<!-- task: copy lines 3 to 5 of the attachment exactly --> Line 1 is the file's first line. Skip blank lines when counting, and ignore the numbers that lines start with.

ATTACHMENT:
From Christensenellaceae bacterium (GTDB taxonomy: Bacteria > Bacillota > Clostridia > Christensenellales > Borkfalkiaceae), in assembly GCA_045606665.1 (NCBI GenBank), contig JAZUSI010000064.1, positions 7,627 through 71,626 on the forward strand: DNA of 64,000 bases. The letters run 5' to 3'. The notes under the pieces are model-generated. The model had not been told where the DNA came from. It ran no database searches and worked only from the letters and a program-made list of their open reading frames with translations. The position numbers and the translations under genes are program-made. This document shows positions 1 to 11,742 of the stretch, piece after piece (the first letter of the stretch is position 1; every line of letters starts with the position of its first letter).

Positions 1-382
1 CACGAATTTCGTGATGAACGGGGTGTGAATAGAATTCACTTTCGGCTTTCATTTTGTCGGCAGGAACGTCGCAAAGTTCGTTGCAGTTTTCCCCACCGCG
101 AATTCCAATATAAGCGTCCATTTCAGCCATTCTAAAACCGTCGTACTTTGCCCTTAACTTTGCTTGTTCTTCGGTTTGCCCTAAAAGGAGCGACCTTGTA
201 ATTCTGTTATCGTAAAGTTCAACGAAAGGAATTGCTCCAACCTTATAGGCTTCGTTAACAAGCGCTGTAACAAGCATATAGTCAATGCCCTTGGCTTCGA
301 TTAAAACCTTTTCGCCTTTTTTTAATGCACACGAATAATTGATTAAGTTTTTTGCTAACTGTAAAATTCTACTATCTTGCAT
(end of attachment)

1 CACGAATTTCGTGATGAACGGGGTGTGAATAGAATTCACTTTCGGCTTTCATTTTGTCGGCAGGAACGTCGCAAAGTTCGTTGCAGTTTTCCCCACCGCG
101 AATTCCAATATAAGCGTCCATTTCAGCCATTCTAAAACCGTCGTACTTTGCCCTTAACTTTGCTTGTTCTTCGGTTTGCCCTAAAAGGAGCGACCTTGTA
201 ATTCTGTTATCGTAAAGTTCAACGAAAGGAATTGCTCCAACCTTATAGGCTTCGTTAACAAGCGCTGTAACAAGCATATAGTCAATGCCCTTGGCTTCGA